But as Ortiz adjusted his expectations, it became easier for him. He even appreciates having had the limitations. “It definitely teaches you to how to use what you have, in ways that you never would have thought of before. I never would’ve thought of stretching out a sound sample, and cutting it, and reversing parts, changing the pitch on some parts—using a real quick, less than a second sample,” he said. “I can stretch that out and make a two-minute song.”

Now, Ortiz—alongside the rest of the class—is working on his final project to culminate the semester’s work. Ortiz is manipulating a recording of his dog to create his composition. “I’ve stretched out his vocals and then chopped it up, so I get a lot of different sound files. From just one bark, I get so much out of it. Right now, I got a 30-second intro that’s just my dog—you wouldn’t even recognize it’s my dog at all,” Ortiz explained.

He first experimented with other sounds to evoke a horror atmosphere—the sound of breaking glass, of a creaking door—but found it lacking. Ortiz plans to incorporate an old synthesizer in the class’ recording studio, the Theremin, into his final result.

Marinna Guzy ’13 had wanted to take this class since her freshman year—she has an irrational love of synthesizers, she said—but couldn’t ever fit her schedule around it. It still doesn’t, but Guzy worked it out with McCulloch; it being her senior year, this is her last opportunity. Guzy attends class on Thursdays, and meets McCulloch individually on Tuesdays.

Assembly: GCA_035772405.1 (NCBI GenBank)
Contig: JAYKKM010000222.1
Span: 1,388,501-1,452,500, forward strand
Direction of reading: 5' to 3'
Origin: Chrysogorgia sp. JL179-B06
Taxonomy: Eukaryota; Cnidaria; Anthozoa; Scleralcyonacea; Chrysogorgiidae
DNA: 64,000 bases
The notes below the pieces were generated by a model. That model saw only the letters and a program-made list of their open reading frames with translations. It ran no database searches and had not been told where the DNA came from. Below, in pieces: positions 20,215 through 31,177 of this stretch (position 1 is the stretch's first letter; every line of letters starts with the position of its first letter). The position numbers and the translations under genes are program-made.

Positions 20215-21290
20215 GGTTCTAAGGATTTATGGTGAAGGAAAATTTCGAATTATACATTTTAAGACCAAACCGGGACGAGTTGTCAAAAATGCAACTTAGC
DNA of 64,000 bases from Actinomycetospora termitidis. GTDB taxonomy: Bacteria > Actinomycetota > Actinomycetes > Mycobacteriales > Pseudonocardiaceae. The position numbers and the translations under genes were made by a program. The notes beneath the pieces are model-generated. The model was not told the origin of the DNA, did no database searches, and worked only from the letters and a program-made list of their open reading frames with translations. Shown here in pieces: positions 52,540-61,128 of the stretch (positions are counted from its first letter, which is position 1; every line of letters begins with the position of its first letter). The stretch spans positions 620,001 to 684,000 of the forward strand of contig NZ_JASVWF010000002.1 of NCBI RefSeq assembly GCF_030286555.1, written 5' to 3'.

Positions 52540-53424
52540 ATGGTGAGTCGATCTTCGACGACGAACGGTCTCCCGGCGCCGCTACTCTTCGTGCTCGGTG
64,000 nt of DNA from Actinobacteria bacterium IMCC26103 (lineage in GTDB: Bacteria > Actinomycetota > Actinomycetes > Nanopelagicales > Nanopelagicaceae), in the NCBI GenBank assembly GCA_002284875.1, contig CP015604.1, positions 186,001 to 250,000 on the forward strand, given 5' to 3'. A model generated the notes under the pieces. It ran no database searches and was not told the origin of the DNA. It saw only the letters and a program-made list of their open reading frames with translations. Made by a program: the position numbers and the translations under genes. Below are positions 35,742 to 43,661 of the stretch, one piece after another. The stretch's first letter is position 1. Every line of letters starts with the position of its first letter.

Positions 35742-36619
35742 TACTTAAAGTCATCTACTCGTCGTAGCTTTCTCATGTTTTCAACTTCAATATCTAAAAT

Guzy is taking the class as part of her growing interest in doing sound design for film. “I thought that this would be a very interesting foray into the creation of soundscapes,” Guzy said. “I’m not a film major, but I am planning on going into film after I graduate. I’m an Environmental Studies major.”

For her final project, Guzy recorded herself playing the harp in the harp room of Skinner, and the outside sounds that bleed into the not-so-soundproof room—clanking radiators, outside voices, the doorknob turning.

“My idea for my piece was to take the harp—and at first you recognize it as being the harp—but then the room starts to come alive and have a mind of its own,” Guzy said. “It’s gonna jump off from that and go down the rabbit hole…[the harp is] struggling and it’s being transformed, and it’s being transformed into something less harp-like. And I haven’t exactly figured out who’s going to win, and how it’s going to get resolved quite yet.”

To create the raw materials for her project, Guzy recorded herself plucking individual strings, arpeggios and glissandos on the harp. She angled the microphone to her sound sources many ways to have a wide range of samples to experiment with. She is the middle of the piece now, trying to articulate its structure.

Guzy feels the class has made her broaden her definition of music. “The first half of the semester, we had to do these listening responses, and so we got exposed to a wide variety of electroacoustic music repertoire out there, and I had never really been exposed to,” she said.

“Some of the things we did listen to were a little off the deep end, even for me, and I’m pretty open to these things. And I think that now, music doesn’t necessarily have to have a really clear, delineated structure,” Guzy continued.

Going into next semester, the year-long class will explore interactive electroacoustic music—meaning, music made with algorithms that dynamically process and react to live, musical input.